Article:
Holiday Traditions Bridging a Painful Divide
A 3,000-mile separation can’t compete with the family rituals keeping together our ten sons and daughters this Christmas.
I always knew that traditions could create bridges between generations, but this year I learned they can also bridge difficulty and distance. My wife Lisa and I have never been apart for more than a week since we first married, and never apart at all during Christmas.
This year, she and our 11-year-old son Ethan are spending three months on the other side of the country from our family home in Bakersfield, California and away from Ethan’s nine siblings as he teaches cancer a lesson in what resilience looks like. He’s already taught us.
The dictionary tells me that tradition is “the handing down by word-of-mouth or by example from one generation to another without written instruction.” But, it turns out I’m smarter than the dictionary. I also happen to know that tradition is about strengthening relationships, sharing values, honoring ancestors, and helping the next generation carry on what we’ve started. Most importantly, tradition binds us together in ways that circumstances can’t separate.
This family bond and some of the rituals our family has practiced for decades are now helping us overcome the fear and pain this season brought with it when Ethan was diagnosed with Ewing Sarcoma. No parent is prepared to hear news like this, and, like anyone would feel, my first instinct was to protect Ethan and our family. Initially, we just gathered together and hugged and told each other it was going to be OK. That we were all going to be OK.
You see, bone cancer never met a member of the Waite family. Pick a fight with one of us and you take on the whole crew.
At first, these were just words, but because of the relationships we have with each other, it soon grew to be more than that. It turns out I can’t actually protect the members of my family: things will happen to them, will happen to me, that none of us can control. But we can turn to each other during these trials and find comfort and strength. You see, bone cancer never met a member of the Waite family. Pick a fight with one of us and you take on the whole crew.
I’m grateful for this solidarity, and it’s been hard-won. Our closeness is something we earned one tradition, one triumph, one struggle, and one kid at a time. When you set out to create a large family and open your heart to it, you also make yourself vulnerable to the potential pain that can grow in equal measure to your joy. By having ten kids, my wife and I created ten opportunities to expand and redefine what it means to be “the Waite family;” we also found our hearts running around outside of our bodies in the form of these remarkable young people. Their joy is ours, as is their pain.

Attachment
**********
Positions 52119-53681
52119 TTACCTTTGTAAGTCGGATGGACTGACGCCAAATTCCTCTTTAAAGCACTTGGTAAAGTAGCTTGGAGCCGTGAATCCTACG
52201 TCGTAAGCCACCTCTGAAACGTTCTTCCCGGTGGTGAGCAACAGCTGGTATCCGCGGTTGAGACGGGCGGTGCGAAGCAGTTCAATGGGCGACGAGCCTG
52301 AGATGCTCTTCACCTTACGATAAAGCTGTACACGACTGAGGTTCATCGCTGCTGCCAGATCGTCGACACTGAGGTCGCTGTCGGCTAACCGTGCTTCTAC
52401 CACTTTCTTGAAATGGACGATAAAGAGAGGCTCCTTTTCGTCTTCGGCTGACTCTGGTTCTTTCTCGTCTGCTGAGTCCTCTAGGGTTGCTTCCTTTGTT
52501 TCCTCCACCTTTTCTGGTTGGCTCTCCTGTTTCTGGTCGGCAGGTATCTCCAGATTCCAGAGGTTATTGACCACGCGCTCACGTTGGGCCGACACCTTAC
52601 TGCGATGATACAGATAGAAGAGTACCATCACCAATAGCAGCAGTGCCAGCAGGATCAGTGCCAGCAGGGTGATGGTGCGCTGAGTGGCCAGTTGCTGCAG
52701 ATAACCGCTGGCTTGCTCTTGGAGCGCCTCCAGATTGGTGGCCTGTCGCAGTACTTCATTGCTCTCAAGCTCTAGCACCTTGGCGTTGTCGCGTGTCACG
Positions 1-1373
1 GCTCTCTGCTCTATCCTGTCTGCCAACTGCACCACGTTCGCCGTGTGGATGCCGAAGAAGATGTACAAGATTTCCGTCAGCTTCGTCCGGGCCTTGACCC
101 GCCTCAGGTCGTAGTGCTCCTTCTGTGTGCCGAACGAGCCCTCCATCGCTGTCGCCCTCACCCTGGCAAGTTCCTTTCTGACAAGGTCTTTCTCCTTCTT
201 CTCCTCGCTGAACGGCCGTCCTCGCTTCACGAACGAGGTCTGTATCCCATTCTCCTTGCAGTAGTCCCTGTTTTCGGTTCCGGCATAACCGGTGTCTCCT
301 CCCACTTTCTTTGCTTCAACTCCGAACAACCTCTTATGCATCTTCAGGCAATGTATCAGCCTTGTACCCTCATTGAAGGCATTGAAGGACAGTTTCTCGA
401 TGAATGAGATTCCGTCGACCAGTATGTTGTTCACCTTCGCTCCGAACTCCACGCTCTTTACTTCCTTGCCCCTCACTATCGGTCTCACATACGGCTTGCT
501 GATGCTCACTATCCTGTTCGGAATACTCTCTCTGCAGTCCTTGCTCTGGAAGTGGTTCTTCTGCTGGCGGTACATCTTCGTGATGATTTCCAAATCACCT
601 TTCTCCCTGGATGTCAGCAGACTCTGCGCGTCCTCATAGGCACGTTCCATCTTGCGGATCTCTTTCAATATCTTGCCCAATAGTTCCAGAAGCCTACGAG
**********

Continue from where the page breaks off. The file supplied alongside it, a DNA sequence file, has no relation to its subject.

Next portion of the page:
So, how to keep the feeling of closeness to Ethan and his mom this Christmas season during his treatment while they stay on the other side of the country at the Ronald McDonald House? By staying in close communication and by reinforcing holiday family traditions, many of which are centered on serving the people around us. As easy as it would be to feel sorry for our son, to feel sorry for ourselves, Ethan was the first one to remind us that we were just too busy for that.
Back in Bakersfield, our family regularly works with the community homeless shelter, and annually I get to dress up as Santa, with my kids checking in as Santa’s helpers. As much as they’ve loved scoring loot from under the family tree over the years on Christmas morning, you should see their faces when my kids are the ones helping other children. This family tradition has shaped their hearts as they learned you can’t help but love the people you serve.
This year, one little girl who sat on Santa’s lap asked for a gift that had us all in tears, quietly asking me if Santa might be able to give her a bed of her own this Christmas. My kids’ Nintendo requests looked pale by comparison, and our own trials suddenly had more perspective. Similarly, before taking Ethan to New York City, we went the hospital to adjust his wheelchair and had another powerful lesson in context. The other patient there waiting to upgrade his equipment was a blind man who had no legs. Ethan’s eyes shined with empathy for the man, and with gratitude at the relatively “light” burden he, himself, was carrying.
I write the word “light” with some pause, because among the things we were told for months is that amputation was the prognosis accompanying Ethan’s aggressive case of Ewing Sarcoma. Last month, it was a second opinion from a far-off hospital in New York City that led to our eastward trek (and new hope) after doctors at Memorial Sloan-Kettering told us they might be able to save both Ethan and his left foot. Three months spent apart suddenly seemed a very small price to pay for this miracle. So as we entered the holiday season, our longstanding family traditions, (even done long-distance) have done much to ease the burden of that separation.